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#1 14-10-2020 13:15:20

johnedward
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From: Paris - France
Registered: 21-12-2009
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EUR/USD: US CPI thrust dollar to the upside

EUR/USD: US CPI thrust dollar to the upside


On Tuesday, the U.S. CPI (Consumer Price Index) kicked off a rise in the USD. The EUR/USD dropped from 1.1800 to 1.1729, while the GBP/USD fell even further.

The USD's upward movement was a bit surprising in the sense that the greenback closed the previous week at its lowest level. In addition, as the stock market rallied, with the Dow Jones threatening to break through the 29,000 mark, the pressure on the USD remained the same during the Monday bank holiday (i.e. Columbus Day).

This turnaround, although not significant in absolute terms, seems significant for the simple reason that the market has traded in ranges in recent months. As the Trump/Biden election approaches, it is likely that the ranges will hold, making trades likely to moderate this movement.

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U.S. Inflation Data for last month

The CPI: Core and basic data posted at 0.2%, down from the previous 0.4%, showing a disinflationary trend.

So why did the USD rise if inflation is still below the Fed's target and is trending lower? As always, in trading and interpreting financial data, the devil is in the details.

First of all, it's the monthly data. If we add them to the year-over-year changes, we see that headline inflation was 1.4% year-over-year and, more importantly, core CPI was unchanged at 1.7%. Of these two data, the second is the most relevant because it represents the benchmark used by the Fed to measure price stability. In addition, it is quite close to the Fed's 2 per cent price stability objective, although the mandate has recently changed from a linear 2 per cent target to an ACI (average inflation target) at the 2 per cent level.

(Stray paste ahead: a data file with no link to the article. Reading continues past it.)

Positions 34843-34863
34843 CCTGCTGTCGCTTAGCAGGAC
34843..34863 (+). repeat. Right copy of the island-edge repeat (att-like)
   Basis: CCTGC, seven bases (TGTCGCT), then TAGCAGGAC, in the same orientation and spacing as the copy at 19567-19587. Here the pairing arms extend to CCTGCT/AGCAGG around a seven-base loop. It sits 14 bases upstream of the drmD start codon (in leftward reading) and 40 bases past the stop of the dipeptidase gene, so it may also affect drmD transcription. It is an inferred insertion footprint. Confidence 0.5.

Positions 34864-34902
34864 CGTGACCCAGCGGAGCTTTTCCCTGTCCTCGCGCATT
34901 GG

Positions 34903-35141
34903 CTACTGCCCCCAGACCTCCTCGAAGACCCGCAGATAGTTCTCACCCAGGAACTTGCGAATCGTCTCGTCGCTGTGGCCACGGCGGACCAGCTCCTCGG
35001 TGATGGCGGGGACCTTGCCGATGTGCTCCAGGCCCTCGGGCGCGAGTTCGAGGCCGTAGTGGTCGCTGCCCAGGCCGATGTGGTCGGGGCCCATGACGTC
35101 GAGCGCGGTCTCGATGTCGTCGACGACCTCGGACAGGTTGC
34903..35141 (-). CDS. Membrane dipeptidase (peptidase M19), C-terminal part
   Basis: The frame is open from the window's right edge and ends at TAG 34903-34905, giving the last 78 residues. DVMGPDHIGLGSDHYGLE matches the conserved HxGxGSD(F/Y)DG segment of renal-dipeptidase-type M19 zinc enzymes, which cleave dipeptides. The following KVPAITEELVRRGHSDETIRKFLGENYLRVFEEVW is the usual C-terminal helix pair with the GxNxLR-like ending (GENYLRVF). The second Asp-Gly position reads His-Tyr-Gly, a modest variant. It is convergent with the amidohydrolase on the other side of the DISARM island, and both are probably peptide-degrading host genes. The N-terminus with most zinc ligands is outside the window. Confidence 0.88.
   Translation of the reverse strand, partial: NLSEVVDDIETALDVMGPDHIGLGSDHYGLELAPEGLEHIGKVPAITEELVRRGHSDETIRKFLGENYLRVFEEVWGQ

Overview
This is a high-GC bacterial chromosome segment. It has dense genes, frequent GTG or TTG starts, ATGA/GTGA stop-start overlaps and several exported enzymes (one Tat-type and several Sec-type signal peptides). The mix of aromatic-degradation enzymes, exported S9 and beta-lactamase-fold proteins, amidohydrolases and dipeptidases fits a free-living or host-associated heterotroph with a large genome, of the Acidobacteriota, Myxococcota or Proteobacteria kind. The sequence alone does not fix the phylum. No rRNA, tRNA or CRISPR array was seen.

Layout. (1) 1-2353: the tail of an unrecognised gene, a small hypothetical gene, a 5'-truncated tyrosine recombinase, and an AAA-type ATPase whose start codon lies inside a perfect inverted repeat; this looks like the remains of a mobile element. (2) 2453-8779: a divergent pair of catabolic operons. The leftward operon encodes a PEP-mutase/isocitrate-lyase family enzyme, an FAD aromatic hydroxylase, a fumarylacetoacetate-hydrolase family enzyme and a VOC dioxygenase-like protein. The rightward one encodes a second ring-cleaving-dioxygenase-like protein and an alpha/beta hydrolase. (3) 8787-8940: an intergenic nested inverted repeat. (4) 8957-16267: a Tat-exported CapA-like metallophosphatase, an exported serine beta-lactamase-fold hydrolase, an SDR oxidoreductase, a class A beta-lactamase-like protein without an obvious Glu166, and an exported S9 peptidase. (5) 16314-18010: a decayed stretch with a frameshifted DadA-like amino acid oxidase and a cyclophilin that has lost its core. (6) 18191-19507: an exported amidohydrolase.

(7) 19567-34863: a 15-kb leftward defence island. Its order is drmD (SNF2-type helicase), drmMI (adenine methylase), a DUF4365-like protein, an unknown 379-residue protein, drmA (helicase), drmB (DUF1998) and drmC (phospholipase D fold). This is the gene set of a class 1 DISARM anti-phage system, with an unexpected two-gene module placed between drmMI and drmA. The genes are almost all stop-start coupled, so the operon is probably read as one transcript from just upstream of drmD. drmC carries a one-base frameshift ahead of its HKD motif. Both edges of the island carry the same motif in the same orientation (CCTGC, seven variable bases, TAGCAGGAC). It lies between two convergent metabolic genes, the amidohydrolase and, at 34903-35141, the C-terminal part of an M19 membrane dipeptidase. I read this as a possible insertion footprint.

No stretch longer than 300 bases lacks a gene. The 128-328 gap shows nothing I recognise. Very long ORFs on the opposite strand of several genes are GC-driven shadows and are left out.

In other words, the damage to the overall situation has not been as great as many might have expected. If we consider, for example, the inflationary trends in the Eurozone, it can be said that the Fed has been more successful in generating appropriate inflation levels than the Europeans.

As mentioned earlier, this data is unlikely to change market expectations in the weeks leading up to the Trump/Biden election. Overall, the September data showed that inflationary pressures were low and that spending on goods is expected to weaken further.

For the markets, the focus remains on the fiscal package being negotiated in Washington and, for economists, what will be the impact on the prices of goods and services?

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